The rap on 311 almost precedes the band’s fame and music themselves. Short of getting into all of the neuroses and gallows commentaries I typically find around them, I’ll just suffice in this instance to call them divisive. On one hand, they have a festival dedicated to them, “311 Day,” in New Orleans, which is a city removed both from their place of origin (Omaha) and their eventual base as a recording act (LA). On the other hand, uh, lots of people just hate them.
And now I can feel myself approaching this weird, deconstructive realm whereby I know everybody knows music isn’t as good as it once was, but so many people are still operating within this mechanism of a priori logic unto which the clear conclusion that music has devolved would be so, so harmful and offensive. But the whole point of this post, basically, is to show how substantial and groovy certain songs could be back in the age of CD-buying, only to be met with sheer spite and antipathy. Tim Sommer’s article “Collective Soul: Attention Must Be Paid” is a great illustrator of this, as well, of course, as being evidence of the pompousness of academia to assume everyone had been as dismissive and ignorant of Collective Soul’s greatness in the ’90s as they were. I mean, they had two mega-hit singles off that one album alone, after all.
Today my unwitting victim is “You Wouldn’t Believe” by 311. “You Wouldn’t Believe,” despite sharing an album with “Amber,” was actually the lead single released on From Chaos (2001). From what I understand, “Amber” is the band’s biggest hit to date, so this is certainly an ironic fact — actually, “Amber” was the third and final single from the album, following “I’ll Be Here a While,” as well, hence suggesting that it came close to not being released at all, and probably seeing two-thirds of the band’s worldwide, lasting popularity truncated.
Now, I know I’m going to sound like a snob here, but the record label and band knew what they were doing. “You Wouldn’t Believe” is a way better song than “Amber” — it’s got a killer opening guitar riff, it “rocks” in a way that isn’t cutesy or designed for a dentist’s office, it’s a more rhythmic, dynamic tune and the vocals are even more genuine.
Beyond that, even, the lyrics represent an alarming take on maligned romance, depicting a dude who undergoes a breakup. In the song’s tale, the end of the relationship devastates the man’s entire life, in a sense: “I don’t think he even knows / He’ll never be fine”. This fatal quip is then juxtaposed strikingly with a bevy of epithets dedicated to the protagonist: “And he’s got a head full of ideas / Lemme tell ya / That you wouldn’t believe / And he’s got / A heart made of pure gold / Something’ else / With many tricks up his sleeve / You might think he’s a jester / ‘Cause he’ll make you laugh to you cry / You better come with your best if you test him / Unless you’re ready to die”. It’s the type of song that should forge a lasting niche in our culture. It’s completely unique, haunting and superb, and what’s more, it ROCKS in a way that’s intrinsic to the band’s DNA, not requiring an excessive amount of production or sonic fabrication to send its message.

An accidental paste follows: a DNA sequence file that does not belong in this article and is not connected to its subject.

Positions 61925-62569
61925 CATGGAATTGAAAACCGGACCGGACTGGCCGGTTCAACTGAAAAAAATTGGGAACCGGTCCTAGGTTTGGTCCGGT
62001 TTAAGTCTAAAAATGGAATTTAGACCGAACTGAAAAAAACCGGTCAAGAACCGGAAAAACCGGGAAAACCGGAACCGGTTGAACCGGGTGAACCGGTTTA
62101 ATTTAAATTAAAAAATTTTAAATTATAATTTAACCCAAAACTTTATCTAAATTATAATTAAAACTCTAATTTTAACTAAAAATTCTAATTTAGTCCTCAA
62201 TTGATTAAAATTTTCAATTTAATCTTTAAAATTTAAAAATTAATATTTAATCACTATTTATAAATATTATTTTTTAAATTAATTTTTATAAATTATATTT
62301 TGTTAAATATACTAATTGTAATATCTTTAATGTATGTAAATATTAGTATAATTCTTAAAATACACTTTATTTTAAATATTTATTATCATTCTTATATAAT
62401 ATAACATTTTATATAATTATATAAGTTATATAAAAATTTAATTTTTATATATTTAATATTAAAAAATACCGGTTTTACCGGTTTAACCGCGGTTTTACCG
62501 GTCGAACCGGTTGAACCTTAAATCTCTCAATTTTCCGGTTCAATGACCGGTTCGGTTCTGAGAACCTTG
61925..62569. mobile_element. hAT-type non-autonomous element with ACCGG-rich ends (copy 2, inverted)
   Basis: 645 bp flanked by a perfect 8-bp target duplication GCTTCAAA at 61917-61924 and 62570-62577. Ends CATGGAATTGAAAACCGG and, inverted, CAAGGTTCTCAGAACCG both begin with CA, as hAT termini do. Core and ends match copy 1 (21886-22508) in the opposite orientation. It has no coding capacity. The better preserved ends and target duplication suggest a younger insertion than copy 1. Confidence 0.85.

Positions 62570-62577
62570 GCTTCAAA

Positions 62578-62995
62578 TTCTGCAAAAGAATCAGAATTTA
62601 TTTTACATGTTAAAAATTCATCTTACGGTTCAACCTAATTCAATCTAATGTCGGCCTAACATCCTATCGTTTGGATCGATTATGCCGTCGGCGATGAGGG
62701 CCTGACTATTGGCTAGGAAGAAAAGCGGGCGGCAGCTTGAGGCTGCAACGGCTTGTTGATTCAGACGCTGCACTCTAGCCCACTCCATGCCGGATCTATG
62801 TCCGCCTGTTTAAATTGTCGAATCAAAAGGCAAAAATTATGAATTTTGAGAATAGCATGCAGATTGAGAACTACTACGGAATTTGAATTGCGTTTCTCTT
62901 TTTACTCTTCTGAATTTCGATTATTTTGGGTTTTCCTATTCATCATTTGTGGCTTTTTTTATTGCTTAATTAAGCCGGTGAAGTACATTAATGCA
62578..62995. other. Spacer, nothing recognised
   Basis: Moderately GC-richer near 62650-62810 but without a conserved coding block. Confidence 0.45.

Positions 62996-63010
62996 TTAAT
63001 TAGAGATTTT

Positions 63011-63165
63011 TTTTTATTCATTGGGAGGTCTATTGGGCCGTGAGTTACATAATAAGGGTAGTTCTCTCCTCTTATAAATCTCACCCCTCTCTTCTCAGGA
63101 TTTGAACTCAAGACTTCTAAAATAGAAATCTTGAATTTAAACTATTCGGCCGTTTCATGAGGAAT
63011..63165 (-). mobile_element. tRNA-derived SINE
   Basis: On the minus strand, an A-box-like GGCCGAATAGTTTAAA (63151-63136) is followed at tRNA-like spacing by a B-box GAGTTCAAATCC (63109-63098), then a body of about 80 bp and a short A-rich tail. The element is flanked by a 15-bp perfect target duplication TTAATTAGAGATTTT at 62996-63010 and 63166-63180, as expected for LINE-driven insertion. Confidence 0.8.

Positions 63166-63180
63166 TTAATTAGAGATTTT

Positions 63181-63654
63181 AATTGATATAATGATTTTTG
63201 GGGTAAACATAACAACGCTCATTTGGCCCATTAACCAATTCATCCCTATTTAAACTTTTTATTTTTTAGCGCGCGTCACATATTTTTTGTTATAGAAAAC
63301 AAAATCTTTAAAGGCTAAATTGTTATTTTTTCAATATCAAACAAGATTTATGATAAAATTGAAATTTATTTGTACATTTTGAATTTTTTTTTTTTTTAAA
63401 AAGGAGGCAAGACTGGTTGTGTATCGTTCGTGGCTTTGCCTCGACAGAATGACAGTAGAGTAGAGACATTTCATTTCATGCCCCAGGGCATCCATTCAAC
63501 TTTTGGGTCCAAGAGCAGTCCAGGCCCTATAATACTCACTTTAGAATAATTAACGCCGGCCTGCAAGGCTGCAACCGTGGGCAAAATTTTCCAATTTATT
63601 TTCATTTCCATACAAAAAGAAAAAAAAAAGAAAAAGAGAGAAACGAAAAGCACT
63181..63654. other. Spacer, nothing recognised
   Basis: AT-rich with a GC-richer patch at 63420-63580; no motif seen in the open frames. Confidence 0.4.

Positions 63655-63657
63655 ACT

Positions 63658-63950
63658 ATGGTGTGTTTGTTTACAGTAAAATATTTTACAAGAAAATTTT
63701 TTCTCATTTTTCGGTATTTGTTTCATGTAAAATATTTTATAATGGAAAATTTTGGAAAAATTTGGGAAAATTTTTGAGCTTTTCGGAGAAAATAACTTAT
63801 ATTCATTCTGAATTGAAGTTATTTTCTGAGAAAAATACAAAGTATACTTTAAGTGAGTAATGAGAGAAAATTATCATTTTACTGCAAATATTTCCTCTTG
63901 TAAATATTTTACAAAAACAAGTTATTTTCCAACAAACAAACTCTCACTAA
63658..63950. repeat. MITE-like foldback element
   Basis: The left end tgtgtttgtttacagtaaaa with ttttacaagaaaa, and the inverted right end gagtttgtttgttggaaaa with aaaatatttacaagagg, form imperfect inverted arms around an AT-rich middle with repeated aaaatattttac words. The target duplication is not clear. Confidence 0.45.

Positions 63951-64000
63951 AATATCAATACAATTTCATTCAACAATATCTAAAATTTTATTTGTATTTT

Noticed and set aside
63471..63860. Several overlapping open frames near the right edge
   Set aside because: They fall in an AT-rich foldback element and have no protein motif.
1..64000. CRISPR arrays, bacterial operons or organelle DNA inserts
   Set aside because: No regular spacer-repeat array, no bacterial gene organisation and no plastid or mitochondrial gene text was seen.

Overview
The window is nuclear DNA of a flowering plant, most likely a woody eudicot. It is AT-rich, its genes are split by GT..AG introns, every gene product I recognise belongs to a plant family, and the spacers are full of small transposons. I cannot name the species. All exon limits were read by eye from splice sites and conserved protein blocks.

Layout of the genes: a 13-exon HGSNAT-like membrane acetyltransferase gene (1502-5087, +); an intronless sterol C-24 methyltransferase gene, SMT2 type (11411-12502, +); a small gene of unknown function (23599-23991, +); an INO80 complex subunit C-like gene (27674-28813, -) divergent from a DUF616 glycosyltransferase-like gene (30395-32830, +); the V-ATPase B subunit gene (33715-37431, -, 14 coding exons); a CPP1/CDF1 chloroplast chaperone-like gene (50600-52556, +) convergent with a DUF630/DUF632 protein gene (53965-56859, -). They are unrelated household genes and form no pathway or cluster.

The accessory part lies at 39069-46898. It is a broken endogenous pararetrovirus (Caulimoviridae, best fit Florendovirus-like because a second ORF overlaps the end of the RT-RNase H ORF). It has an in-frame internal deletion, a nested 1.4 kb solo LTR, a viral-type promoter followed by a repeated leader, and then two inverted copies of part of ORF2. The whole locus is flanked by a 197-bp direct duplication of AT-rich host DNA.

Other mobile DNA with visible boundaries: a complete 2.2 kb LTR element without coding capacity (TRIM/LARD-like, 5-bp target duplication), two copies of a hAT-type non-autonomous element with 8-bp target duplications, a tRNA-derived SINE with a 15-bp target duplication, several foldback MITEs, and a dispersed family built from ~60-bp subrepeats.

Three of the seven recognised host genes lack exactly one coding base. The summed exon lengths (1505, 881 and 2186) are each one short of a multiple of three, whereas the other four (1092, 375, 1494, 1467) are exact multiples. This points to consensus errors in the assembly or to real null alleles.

“You Wouldn’t Believe” did, at least, grace the band’s best-of compilation Greatest Hits ’93-’03, so it’s not like it’s been completely buried by time, I suppose. It’s indubitable, though, that this song has not gotten its due amount of attention and acclaim, and part of the reason of course could be that this album in general isn’t typically held as overly important, despite what’s really a pretty consistent sequence of grunge rock and psych-pop, all throughout. 2001 also still represented the era when anything popular was considered fake and watered down. Needless to say, we do not have this problem today, when a band can come up with one single hook, like “Texas Sun,” and not only have it balloon into an entire song, but see that song catch like wildfire as if it’s some de facto messianic anthem.
Addenda: Doug Martinez’ Rap Verses
For some reason, in all my days listening to “You Wouldn’t Believe” and thinking about it, I’d always mentally discard the little rapping interludes that Doug Martinez adds to the track, one after each of the first two choruses. And the truth is, upon hearing them again, I don’t think they really belong there, although the Martinez rapping/Nix Hex singing dichotomy works great in “Down,” I’d say. And I still don’t think this raps ruin “You Wouldn’t Believe,” necessarily, but it’s possible that they bring it down to being a little less than the classic it should be. In light of all this, I’d say, “You Wouldn’t Believe” is rivaled for best song on From Chaos by the title track, whereas “Flowing” and “Give Me a Call” would be clear-cut champions of the band’s albums directly preceding and following, respectively. It’s interesting, anyway, to think about the heights to which “You Wouldn’t Believe” could have soared, if Nicholas Hexum would have had the fortitude to call it his own project.
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